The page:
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State v. Sanford

Court of Criminal Appeals of Tennessee, Knoxville

November 14, 2017


          Session September 19, 2017

         Appeal from the Criminal Court for Hamilton County No. 294613 Barry A. Steelman, Judge

         The Defendant, Julia Sanford, was indicted for failure to maintain her lane, violation of the financial responsibility law, driving under the influence, and driving under the influence per se with a blood alcohol content of .20 or higher. The Defendant filed a pretrial motion to suppress the evidence resulting from the traffic stop of her vehicle. The trial court denied the Defendant's motion, and the Defendant pleaded guilty to driving under the influence and reserved a certified question of law pursuant to Tennessee Rule of Criminal Procedure 37(b)(2) as to whether the stop of the Defendant's vehicle by law enforcement was lawful. After review, we affirm the trial court's judgment.

         Tenn. R. App. P. 3 Appeal as of Right; Judgment of the Criminal Court Affirmed

          Lee Davis and Janie Parks Varnell, Chattanooga, Tennessee, for the appellant, Julia Sanford.

          Herbert H. Slatery III, Attorney General and Reporter; Zachary T. Hinkle, Assistant Attorney General; M. Neal Pinkston, District Attorney General; and AnCharlene Davis, Assistant District Attorney General, for the appellee, State of Tennessee.

          Robert W. Wedemeyer, J., delivered the opinion of the Court, in which Norma McGee Ogle and Timothy L. Easter, JJ., joined.



         I. Facts and Background

         This case arises from the stop of the Defendant's vehicle on July 11, 2014, following which the Defendant was arrested for driving under the influence ("DUI"). Before trial, the Defendant filed a motion to suppress, contending that the police officer who stopped her vehicle did so unlawfully because he did not have reasonable suspicion based on specific and articulable facts to do so. The trial court held a hearing, during which the following evidence was presented: Officer Brian Blumenberg testified that he was employed by the Chattanooga Police Department in July of 2014 and on the DUI Task Force at the time. On July 11, 2014, at approximately 2:00 a.m., Officer Blumenberg was traveling southbound towards downtown Chattanooga on a divided four-lane road when he observed the Defendant's vehicle approaching him in the oncoming northbound lanes. He observed the vehicle "swerve[] over from the fast lane and was partially into the . . . turning lane. . ., [and] continued going straight, " following which he turned his police vehicle around and followed the Defendant's vehicle. He noticed the Defendant's vehicle was going "pretty fast" although he did not clock the vehicle's speed. Officer Blumenberg testified that it took him a "substantial amount of time" to catch up to the Defendant's vehicle, which also indicated to him that the Defendant's vehicle was traveling fast. When he caught up to the Defendant's vehicle, he noticed that it was in two lanes of traffic at the same time, the right-hand "turn only" lane and the straight lane. These lanes were separated by a solid white line. At this point the officer activated his blue lights.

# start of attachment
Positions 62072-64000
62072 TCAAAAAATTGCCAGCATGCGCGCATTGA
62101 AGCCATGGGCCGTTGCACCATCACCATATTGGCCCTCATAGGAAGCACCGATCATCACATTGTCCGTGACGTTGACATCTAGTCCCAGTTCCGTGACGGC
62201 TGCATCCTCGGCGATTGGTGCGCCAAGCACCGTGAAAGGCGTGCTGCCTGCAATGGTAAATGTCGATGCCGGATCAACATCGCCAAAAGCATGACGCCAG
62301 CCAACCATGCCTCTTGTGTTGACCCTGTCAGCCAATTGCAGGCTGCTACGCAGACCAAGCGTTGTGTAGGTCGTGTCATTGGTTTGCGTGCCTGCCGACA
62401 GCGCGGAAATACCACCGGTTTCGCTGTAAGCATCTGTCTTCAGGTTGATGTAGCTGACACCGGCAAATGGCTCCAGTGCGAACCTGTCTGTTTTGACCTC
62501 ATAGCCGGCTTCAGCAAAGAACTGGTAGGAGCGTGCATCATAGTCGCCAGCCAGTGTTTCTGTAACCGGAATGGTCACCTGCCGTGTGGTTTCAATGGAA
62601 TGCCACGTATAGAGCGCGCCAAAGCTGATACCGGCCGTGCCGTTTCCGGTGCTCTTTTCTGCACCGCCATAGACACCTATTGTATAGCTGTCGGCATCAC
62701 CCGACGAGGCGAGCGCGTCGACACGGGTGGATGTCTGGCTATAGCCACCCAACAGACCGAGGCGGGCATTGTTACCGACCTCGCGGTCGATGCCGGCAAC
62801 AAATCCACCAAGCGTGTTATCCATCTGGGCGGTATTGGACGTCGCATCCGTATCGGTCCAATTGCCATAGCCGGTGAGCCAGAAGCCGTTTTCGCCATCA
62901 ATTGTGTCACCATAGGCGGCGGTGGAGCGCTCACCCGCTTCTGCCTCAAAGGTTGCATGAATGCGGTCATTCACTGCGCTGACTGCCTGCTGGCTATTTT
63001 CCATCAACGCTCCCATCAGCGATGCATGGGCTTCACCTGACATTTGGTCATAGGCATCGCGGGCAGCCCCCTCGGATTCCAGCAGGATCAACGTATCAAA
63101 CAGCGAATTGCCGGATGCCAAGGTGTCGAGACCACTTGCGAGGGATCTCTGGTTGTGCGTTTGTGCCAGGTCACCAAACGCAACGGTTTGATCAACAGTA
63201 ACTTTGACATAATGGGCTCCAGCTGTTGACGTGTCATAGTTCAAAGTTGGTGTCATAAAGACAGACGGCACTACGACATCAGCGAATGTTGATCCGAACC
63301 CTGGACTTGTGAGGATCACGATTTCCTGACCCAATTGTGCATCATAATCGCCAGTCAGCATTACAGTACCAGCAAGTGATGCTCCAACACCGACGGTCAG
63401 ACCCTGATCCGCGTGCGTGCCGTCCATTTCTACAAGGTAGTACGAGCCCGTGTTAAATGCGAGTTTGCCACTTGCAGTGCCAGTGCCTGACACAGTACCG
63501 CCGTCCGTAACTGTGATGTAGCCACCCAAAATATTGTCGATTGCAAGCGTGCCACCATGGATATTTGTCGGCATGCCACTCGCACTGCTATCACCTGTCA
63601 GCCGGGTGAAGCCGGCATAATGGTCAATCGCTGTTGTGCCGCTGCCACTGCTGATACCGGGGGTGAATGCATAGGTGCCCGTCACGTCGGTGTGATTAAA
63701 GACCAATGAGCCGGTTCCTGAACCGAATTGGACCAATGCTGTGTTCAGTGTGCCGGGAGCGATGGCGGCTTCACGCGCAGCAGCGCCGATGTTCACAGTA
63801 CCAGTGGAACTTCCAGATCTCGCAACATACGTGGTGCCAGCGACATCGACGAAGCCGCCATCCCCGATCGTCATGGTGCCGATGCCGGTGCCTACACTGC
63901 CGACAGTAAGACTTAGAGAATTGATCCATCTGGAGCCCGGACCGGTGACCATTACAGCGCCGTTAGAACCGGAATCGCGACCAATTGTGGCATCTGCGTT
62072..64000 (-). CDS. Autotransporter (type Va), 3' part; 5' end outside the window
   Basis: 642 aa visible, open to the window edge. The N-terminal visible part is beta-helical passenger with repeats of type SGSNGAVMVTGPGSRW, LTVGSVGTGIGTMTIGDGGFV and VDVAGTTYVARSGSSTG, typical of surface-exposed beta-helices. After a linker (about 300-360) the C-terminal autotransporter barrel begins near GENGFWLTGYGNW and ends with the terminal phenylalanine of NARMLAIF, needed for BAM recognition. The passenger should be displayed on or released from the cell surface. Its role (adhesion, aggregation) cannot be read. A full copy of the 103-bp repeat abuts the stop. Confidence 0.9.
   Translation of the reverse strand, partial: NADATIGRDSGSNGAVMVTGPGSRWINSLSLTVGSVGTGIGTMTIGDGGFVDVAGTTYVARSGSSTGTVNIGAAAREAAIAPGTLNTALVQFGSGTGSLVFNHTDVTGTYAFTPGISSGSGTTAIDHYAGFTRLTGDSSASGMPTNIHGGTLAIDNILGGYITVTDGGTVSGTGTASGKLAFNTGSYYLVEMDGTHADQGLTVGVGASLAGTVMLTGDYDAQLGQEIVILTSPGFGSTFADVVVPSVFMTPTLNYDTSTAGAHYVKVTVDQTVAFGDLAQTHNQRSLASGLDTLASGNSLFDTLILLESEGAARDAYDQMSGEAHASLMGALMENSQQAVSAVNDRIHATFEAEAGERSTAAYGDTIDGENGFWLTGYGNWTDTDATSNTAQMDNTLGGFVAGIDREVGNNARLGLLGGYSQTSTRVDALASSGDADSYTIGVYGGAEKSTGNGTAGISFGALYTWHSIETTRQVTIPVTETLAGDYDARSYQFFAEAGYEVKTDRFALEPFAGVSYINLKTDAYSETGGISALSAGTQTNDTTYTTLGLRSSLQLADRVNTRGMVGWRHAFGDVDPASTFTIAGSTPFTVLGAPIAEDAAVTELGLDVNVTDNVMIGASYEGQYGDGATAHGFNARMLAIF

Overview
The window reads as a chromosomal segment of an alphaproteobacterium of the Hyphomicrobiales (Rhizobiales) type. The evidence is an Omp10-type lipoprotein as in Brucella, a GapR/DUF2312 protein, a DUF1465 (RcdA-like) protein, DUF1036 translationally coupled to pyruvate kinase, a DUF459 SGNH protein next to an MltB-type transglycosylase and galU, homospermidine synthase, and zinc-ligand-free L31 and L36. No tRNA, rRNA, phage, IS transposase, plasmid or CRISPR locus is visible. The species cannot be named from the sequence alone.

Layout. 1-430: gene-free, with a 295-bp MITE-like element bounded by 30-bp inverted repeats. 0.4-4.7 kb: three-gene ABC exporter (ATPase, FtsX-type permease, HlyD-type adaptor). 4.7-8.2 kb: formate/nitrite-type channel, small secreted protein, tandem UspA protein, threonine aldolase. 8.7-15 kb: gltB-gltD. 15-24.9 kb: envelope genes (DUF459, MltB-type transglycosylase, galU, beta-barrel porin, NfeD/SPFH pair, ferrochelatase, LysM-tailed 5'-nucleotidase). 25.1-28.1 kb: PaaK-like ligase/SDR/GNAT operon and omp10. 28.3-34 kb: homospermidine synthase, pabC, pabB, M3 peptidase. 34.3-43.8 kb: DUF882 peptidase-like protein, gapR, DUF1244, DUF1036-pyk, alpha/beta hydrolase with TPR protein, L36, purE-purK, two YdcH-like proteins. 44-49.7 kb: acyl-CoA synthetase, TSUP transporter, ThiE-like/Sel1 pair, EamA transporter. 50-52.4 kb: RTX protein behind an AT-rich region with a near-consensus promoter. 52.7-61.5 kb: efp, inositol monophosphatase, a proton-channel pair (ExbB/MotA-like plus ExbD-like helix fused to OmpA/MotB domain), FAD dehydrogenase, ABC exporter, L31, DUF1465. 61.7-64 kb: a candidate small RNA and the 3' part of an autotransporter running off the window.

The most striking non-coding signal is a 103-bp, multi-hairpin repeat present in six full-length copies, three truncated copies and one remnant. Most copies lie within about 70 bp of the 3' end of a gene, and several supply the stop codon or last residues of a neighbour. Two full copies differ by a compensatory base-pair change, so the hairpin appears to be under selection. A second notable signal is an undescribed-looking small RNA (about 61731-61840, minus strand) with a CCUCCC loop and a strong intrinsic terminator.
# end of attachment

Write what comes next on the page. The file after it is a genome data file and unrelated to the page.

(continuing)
The State introduced as an exhibit and played for the trial court the video recording from Officer Blumenberg's dash camera. In the video, the Defendant's oncoming vehicle passes Officer Blumenberg's vehicle at 1:51:12 a.m. Officer

         Blumenberg turns his vehicle around ten seconds later at 1:51:22 a.m. and does not catch up to the Defendant's vehicle until 1:52:40 a.m. It is not clear in the video if the Defendant's vehicle swerved over a lane-dividing line or crossed over into another lane. In court, Officer Blumenberg indicated on the video where the Defendant's vehicle, while traveling towards him, crossed over the line dividing the "fast" lane and the "turning" lane.

         On cross-examination, Officer Blumenberg again identified where in the video recording the Defendant's vehicle crossed over into the turning lane while she was traveling straight. He stated that she did this as she came around a curve in the road, which he clarified meant that she was driving "wide in the curve" and not maintaining her lane of travel. He agreed that the Defendant was not cited for speeding.

         The trial court denied the Defendant's motion to suppress, making the following statements:

I think it's difficult to determine, for the Court to determine, and I think that was evidenced even in the hearing as the parties attempted to roll and then rewind the video related to where the [Defendant's] motor vehicle was located.
The witness who is in the best position to testify where the [Defendant's] motor vehicle was located is Officer Blumenberg. I do find that his testimony about where the [D]efendant's vehicle was located is credible. He was on the roadway that ...

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